Her now-unavailable tape, “What Happened from the Cross to The Throne?” continued to teach the “Born-Again Jesus” doctrine and is a close, if not identical, copy of the Kenyon/Copeland theme and title.

In it she stated that at age 36, she received the Baptism of the Holy Spirit and sometime later felt a flipping and a turning in her stomach. This, she said, led to an understanding of her justification and a deeper revelation of Jesus’ spirit death in hell, where He became sin and was tormented by demons. She also states that when “God yelled down through the universe, ‘That’s enough. Let Him loose,’” Jesus was able to rise. She admits this understanding does not come from the Bible, saying it came from our spirit man. Most likely it came from the likes of Kenneth Copeland and Kenneth Hagin.

Meyer also declared on the tape that she no longer is a sinner:

“I’m going to tell you something folks, I didn’t stop sinning until I finally got it through my thick head I wasn’t a sinner anymore. And the religious world thinks that’s heresy and they want to hang you for it. But the Bible says that I’m righteous and I can’t be righteous and be a sinner at the same time ... All I was ever taught to say was, ‘I’m a poor, miserable sinner.’ I am not poor, I am not miserable and I am not a sinner. That is a lie from the pit of hell. That is what I was and if I still am then Jesus died in vain. Amen?”

The Apostle John says, “If we claim to be without sin, we deceive ourselves and the truth is not in us” (1 John 1:8). It is Christ’s righteousness imparted to us, not ours, that makes us righteous.

Meyer further adopted the grammatical subterfuge of used by annihilationists in her exegesis of Luke 23:43:

“And in Luke 23:43, Jesus said unto him, ‘I say unto you today you shall be in paradise with me.’ There’s no punctuation in the original translations of the Bible. We have punctuated it and in this particular Scripture it was punctuated wrong. They put in there: ‘I say unto you comma today you shall be in paradise with me’ making it appear that the minute Jesus died on the cross He went straight to paradise. No, no no. He did not. The way it should read is: ‘I say unto you today comma. I’m telling you today. Today I’m telling you that you are going to be in paradise with me.’ But He didn’t say, ‘You’re going to be there today.’ He said, ‘I’m telling you this today’” (ibid.).

Thus Meyer has subscribed to the idea that modern Bible translations are wrong in quoting Christ: “I tell you the truth, today you will be with me in paradise.” Meyer’s reading makes way for the union to be some future event. However, there would have been no need for Christ to have said, “I say to you today,” since the dying man already knew it was today.

PFO wrote to Meyer and asked if the message and theology of the cassette were still valid. PFO director Kurt Goedelman received a call from a representative of Meyer’s ministry named Paula. Paula told PFO that the tape had been deleted from the ministry’s catalog.

PFO was told that because of Meyer’s progression in “revelation knowledge,” the message is obsolete and that her latest book is an accurate reflection of her current beliefs. Paula, however, was unable to confirm or deny if Meyer still subscribed to the gospel of the “Born-Again Jesus.”


Meyer, in her new book, writes, “Words are containers for power” (The Name, The Word, The Blood, pg. 37). Word-Faith teachers advocate that through speaking and positive affirmations we can create our own reality. They usually refer to Genesis 1 and show that God spoke the world into existence and extrapolate that we, too, can speak creative words and can speak reality into existence.

The fact that the premise breaks down because we are not God does not deter Meyer from saying, “Remember then, that the Word of God is both spirit and life, use wisdom and begin speaking life to your situation” (ibid., pg. 38).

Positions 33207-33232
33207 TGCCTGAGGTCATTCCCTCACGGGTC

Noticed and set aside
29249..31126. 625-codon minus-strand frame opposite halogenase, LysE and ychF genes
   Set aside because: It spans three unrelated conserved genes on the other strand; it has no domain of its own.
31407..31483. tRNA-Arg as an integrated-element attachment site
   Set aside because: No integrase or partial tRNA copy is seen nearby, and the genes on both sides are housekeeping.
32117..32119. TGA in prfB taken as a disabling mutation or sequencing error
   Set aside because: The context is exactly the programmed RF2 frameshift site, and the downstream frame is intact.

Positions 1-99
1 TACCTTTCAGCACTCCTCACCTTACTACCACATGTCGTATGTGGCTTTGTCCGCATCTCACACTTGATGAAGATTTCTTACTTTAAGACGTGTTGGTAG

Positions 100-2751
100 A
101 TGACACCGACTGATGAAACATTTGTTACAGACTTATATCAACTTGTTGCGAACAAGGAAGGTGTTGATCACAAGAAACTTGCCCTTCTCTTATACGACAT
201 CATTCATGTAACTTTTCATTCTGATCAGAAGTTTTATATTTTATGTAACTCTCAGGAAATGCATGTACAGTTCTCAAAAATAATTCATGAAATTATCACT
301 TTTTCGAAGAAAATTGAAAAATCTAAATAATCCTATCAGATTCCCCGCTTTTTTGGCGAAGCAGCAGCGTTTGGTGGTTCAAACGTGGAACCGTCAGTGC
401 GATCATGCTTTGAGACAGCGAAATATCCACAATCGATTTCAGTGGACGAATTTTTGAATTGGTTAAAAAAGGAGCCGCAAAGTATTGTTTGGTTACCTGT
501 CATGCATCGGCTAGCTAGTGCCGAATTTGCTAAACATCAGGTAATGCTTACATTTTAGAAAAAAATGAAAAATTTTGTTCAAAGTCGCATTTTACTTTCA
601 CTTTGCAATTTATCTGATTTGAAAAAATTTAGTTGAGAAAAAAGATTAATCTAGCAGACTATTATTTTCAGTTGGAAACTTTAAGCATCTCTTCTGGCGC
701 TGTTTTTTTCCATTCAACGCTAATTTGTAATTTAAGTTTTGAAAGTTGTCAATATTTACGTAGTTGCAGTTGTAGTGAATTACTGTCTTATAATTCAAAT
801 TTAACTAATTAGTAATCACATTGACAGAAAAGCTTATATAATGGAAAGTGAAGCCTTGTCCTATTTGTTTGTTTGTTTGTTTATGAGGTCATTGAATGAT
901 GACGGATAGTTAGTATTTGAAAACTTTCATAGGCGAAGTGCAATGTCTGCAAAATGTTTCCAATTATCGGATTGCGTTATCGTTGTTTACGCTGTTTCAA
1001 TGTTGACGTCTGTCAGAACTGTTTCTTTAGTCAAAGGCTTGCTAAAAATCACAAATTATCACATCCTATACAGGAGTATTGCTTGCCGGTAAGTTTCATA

When it comes to the “Name” of Jesus, Meyer admits that she used the “name” for many years without “results” (ibid., pg. 47). This suggests we can learn how to use the “name” to obtain results. What follows is a mix of truth and error. Some of what she says about praying in the name of Jesus and about His name being a term for His authority is proper. At various points she lapses and transfers all the authority of Jesus directly to the believer.

Christians pray in Jesus’ name and have access to heaven through Jesus but it is not true that we, just by use of that name, have “authority over demons, sickness, disease, lack and every form of misery” (ibid., pg. 70). It confuses the believer with Jesus and reduces His name to a magic word. The Zondervan Pictorial Encyclopedia of the Bible reminds us, “The name here is His person and the belief in that name is not magical but it is an acceptance or receiving of His messianic person and mission and thereby acquiring the right to enter a new relationship with the heavenly Father, John 1:12” (Vol. IV, pg. 365).

The New Testament believers saw the name of Jesus as standing for all He is and all He accomplished. To believe in His name was to believe in Him and His messianic mission. To speak in His name was to speak with His authority but there is no hint of name magic in the New Testament.

If we presume to speak in the name of Jesus, we should be sure that we represent the name, character and attributes of that One or we surely take His name in vain. A police officer can speak “in the name of the law.” However he cannot command what the law forbids. Anything we say or do in the name of Jesus must be regulated by the commands and directives of Scripture.


In Scripture, blood usually stands for life poured out. Jesus Himself said, “The good Shepherd lays down His life for the sheep” (John 10:11). Christ’s shed blood stands for all the merits secured by His death and the riches of His grace given because of His death and resurrection. We focus on Him and the great riches of our salvation, not the red fluid.

On the other hand, Meyer’s teaching on Christ’s blood and how to “use” it is essentially a repeat of her teaching on how to “use” Jesus’ name, along with a repeat of many of the same doctrinal errors. Though Meyer says some things that are right about the blood of Christ, she lapses into a magical use of the word “blood” much like the relic system and fetish worship of the Middle Ages. For example, she writes, “One of the ways we can honor the blood is by singing about it, talking about it, studying about it and meditating on it” (pg. 100).